File a Motion for a Rehearing
If you are not comfortable with allowing the decision of the appellate court to stand, you can file a petition for a rehearing on one or several decided issues. This petition allows the party that lost the appeal to point out important facts, legal errors, misstatements, or omissions that the appellate court may have made in their decision. However, it is essential to note that no new evidence or information can be provided during a rehearing. Only errors or information provided in the appeal will be considered.
File an Application for a Writ of Habeas Corpus
A Writ of Habeas Corpus is a type of post-conviction relief available to those who have exhausted all other appeal options and is standard for litigants in prison for criminal convictions, as the phrase translates directly into “to produce the body.” Practically, a Writ of Habeas Corpus will involve the judge executing an order which orders that the state physically produce the criminal convict so that they may make their case before the court.
However, before proceeding with a Writ of Habeas Corpus, you must be sure that you are eligible for this type of post-conviction relief. This is just one of the many places an expert criminal defense attorney can help.
Some common grounds for such an appeal include violation of due process, ineffective assistance of counsel, jury misconduct, judicial misconduct, prison conditions that violate civil rights, or lack of speedy and public trial. Additionally, and unique to a Writ of Habeas Corpus, new evidence that has been discovered may be introduced.
Transfer the Case to Appeal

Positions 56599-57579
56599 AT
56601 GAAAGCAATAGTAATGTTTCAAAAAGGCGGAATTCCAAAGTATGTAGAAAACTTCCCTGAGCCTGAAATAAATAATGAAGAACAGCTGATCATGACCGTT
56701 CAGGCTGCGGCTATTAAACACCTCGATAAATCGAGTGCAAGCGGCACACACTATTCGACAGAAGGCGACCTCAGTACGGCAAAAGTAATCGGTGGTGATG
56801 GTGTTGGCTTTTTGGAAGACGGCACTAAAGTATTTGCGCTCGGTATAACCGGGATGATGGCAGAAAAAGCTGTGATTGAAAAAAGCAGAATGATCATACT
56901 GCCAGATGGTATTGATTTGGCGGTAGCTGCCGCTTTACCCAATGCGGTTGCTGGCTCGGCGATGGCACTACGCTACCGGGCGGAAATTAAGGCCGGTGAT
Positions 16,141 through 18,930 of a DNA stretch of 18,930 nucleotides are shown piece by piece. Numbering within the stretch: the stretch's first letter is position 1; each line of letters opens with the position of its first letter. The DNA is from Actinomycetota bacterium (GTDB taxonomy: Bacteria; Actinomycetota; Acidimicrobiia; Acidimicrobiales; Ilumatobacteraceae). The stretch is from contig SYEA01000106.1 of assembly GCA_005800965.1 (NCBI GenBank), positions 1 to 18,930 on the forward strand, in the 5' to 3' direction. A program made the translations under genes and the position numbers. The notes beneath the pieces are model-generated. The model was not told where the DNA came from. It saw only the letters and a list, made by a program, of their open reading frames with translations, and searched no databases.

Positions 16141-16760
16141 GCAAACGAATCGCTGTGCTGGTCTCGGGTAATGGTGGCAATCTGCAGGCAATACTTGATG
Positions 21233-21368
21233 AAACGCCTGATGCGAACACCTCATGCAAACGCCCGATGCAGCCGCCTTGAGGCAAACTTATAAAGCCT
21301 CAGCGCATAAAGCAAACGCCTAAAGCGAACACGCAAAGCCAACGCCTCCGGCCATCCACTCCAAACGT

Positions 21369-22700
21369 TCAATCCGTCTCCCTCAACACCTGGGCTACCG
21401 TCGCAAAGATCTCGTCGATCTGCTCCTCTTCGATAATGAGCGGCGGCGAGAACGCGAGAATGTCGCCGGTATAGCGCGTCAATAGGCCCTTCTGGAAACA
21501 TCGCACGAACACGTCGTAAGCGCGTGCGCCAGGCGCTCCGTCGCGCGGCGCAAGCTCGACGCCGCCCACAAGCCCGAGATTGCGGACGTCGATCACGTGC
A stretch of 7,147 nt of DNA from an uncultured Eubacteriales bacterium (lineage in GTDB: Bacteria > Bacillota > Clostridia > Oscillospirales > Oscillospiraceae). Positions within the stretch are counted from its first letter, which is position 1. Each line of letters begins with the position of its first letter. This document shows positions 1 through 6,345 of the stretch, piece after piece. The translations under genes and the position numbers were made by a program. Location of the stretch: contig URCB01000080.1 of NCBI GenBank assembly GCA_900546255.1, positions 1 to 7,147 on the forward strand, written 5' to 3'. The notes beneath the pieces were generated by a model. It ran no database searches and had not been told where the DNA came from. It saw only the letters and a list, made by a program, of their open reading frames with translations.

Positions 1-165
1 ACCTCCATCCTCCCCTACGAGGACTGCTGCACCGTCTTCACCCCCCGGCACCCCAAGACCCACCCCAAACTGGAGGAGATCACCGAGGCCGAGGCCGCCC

Depending on the type of case, you may also be able to transfer the appeal to another court after you lose an appeal. Typically, this option is available when there are problems with uniformity in decisions on a particular issue or if it involves a substantial question of law. A transfer can be initiated by either court or by a petition from one of the parties involved in the case.
Appeal to the Highest Court
The final option is to further appeal the case to the highest court available in the land. For example, there are three levels of state courts in the State of Texas. This means taking issues of state law to the Supreme Court of Texas. For federal courts, the highest level of appeal for a federal decision is the U.S. Supreme Court.
The state or federal supreme court is not required as a “matter of right” for the litigant to hear all cases petitioned and typically only hears only a fraction of cases submitted for appeal. Usually, a case is allowed at this level of appeal if it involves a question of uniformity in legal decisions or an important question of law.
Seeking Help with the Appeals Process?
At the Law Offices of Kretzer and Volberding P.C., our litigation attorneys are well-versed in the appeals procedures until all available resources have been exhausted. Our civil appeals lawyers fully understand the process and want to do everything they can to help you.
Contact us today if you have lost an appeal and need help.